Teaching the controversy in the UK

Some guy has managed to get onto BBC News with the standard evangelical gambit of ‘teach the controversy‘:

He says the GCSE syllabus requires children to appreciate how science works and understand the nature of scientific controversy.

“The government wants children to be exposed to scientific debate at the age of 14 or 15.

“All the Truth in Science stuff does is put forward stuff that says here’s a controversy. This is exactly the kind of thing that young people should be exposed to,” Mr Cowan added.

You can’t just make up scientific controversy. If I flooded schools with leaflets saying the Earth was flat, and as evidence quoted misunderstandings of round-earth-theory, this wouldn’t constitute a scientific controversy. What would? Hard to say, but if scientific literature was full of discussion of the topic that’d be a start. But, it’s not. Global warming is a good example of scientific controversy, but Intelligent Design is as scientifically controversial as Bigfoot. The article sums it up with:

Advocates of intelligent design say there are things that cannot be explained by evolution and so argue for the existence of a supernatural intelligence behind the creation of the universe.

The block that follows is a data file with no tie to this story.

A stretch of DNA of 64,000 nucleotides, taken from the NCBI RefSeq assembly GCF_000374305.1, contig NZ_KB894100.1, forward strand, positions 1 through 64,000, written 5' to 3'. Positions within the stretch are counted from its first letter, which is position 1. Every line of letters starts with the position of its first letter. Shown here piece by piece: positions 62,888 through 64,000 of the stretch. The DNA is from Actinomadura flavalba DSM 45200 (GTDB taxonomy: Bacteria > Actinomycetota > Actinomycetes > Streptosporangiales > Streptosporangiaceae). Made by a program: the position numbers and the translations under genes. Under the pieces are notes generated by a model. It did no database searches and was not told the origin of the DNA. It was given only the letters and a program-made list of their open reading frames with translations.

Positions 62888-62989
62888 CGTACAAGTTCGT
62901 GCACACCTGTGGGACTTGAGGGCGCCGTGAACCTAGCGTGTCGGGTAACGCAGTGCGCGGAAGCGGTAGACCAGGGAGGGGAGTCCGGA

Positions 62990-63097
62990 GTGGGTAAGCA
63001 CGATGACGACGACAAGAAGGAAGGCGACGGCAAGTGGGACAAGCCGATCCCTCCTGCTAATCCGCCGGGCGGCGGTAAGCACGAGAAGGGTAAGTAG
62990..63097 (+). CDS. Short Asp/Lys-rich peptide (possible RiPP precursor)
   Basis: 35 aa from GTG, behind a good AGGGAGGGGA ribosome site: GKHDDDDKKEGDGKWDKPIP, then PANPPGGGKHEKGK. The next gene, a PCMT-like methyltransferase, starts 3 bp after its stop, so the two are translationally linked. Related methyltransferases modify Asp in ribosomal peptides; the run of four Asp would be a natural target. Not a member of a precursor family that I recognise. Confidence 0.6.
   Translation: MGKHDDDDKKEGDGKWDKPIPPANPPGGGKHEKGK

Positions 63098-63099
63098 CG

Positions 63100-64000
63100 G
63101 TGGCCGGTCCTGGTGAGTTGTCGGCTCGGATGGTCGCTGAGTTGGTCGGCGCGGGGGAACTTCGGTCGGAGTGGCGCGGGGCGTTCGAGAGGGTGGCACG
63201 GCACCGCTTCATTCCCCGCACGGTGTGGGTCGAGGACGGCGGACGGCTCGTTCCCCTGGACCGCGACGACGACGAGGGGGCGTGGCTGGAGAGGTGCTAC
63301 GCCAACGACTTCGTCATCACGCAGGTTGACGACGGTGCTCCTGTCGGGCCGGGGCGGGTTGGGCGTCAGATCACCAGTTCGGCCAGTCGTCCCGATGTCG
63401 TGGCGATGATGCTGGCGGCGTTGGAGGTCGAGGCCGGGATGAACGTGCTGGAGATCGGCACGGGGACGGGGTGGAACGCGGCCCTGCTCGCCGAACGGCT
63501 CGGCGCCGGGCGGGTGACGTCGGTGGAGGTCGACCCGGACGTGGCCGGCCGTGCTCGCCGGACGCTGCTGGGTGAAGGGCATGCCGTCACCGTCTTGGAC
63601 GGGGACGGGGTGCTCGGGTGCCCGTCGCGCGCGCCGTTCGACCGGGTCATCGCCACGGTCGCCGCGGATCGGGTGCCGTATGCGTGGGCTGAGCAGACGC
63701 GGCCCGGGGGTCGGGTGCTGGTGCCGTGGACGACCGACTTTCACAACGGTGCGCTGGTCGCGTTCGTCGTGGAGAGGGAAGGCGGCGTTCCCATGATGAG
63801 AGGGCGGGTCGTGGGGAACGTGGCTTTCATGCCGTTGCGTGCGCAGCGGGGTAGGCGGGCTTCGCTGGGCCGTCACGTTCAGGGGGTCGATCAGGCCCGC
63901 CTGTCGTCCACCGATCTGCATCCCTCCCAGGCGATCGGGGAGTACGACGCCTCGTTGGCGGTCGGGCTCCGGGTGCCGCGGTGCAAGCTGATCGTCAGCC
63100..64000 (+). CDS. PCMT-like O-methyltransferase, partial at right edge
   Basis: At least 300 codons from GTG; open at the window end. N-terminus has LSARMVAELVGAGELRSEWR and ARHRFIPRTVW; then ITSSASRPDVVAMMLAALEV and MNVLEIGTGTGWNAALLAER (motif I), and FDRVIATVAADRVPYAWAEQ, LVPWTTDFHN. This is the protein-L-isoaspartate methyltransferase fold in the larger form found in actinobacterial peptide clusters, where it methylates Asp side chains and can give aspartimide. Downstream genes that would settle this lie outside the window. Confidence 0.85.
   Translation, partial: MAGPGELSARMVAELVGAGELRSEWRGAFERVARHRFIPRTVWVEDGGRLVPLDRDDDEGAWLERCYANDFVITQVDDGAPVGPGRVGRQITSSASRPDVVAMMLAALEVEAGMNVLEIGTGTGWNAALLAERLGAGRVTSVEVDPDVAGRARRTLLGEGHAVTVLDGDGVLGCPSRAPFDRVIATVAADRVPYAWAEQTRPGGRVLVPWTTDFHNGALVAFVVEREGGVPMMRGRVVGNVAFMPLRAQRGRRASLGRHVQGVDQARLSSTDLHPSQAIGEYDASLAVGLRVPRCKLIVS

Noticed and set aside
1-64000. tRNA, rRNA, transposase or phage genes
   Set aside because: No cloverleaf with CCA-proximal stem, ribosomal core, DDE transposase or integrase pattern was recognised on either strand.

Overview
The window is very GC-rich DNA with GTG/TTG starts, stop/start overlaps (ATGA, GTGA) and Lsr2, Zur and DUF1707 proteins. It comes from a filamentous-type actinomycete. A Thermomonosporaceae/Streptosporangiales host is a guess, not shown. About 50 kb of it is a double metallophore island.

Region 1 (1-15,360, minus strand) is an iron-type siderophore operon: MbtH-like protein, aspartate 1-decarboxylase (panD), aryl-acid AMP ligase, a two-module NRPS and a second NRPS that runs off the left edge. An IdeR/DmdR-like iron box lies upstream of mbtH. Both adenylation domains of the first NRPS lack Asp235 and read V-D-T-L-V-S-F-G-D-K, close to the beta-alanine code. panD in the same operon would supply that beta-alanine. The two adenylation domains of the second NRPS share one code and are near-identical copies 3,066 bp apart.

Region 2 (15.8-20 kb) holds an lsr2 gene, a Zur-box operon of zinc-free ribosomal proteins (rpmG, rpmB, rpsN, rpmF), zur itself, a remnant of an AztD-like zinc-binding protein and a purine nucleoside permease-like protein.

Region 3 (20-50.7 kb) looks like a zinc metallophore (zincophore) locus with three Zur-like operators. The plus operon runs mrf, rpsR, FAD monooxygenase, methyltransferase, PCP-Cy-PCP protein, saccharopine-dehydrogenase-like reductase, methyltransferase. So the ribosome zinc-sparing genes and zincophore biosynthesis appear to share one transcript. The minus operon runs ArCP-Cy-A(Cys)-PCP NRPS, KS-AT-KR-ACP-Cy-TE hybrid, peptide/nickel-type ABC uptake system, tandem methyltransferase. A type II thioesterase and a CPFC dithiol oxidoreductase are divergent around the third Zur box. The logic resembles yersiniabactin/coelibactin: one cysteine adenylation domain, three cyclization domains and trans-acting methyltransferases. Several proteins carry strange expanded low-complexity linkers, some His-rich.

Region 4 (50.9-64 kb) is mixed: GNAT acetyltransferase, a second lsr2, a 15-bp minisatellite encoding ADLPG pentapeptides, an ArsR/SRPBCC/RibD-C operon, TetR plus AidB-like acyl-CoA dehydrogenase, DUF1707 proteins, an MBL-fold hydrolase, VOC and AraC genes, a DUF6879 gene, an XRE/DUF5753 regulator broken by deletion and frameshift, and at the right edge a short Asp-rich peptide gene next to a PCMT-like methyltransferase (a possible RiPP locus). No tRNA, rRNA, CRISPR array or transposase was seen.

Which is accurate, but not very informative. Intelligent Design does do this, but doesn’t actually provide any reason to go from one to the other. The approach is “evolution is wrong, therefore god”, which doesn’t follow logically. And, of course, the arguments against evolution don’t hold water.

He told the BBC: “Darwin has for many people become a sacred cow.

“There’s a sense that if you criticise Darwin you must be some kind of religious nut case.

“We might has well have said Einstein shouldn’t have said what he did because it criticised Newton.”

Talk about missing the point. Einstein didn’t criticise Newton, he put forward a theory that refined Newton’s work and, crucially, made predictions that could be used to test the veracity of the claims. The predictions were tested, and found to be true. Intelligent Design makes no predictions and provides no evidence for an alternative to evolution. It’s completely useless.

Mr Cowan is identified in the article as an ex chemistry teacher. There’s no mention of his being a young-earth creationist who thinks the reason there’s no evidence of dinosaurs and humans living simultaneously is that “they didn’t live near each other”.

Happily, it looks like the government isn’t paying any attention to this kind of nonsense, at least for the general curriculum. It’s possible they’re turning a blind eye elsewhere, as evidenced by Tony Blair’s odd recent comments (via TLH).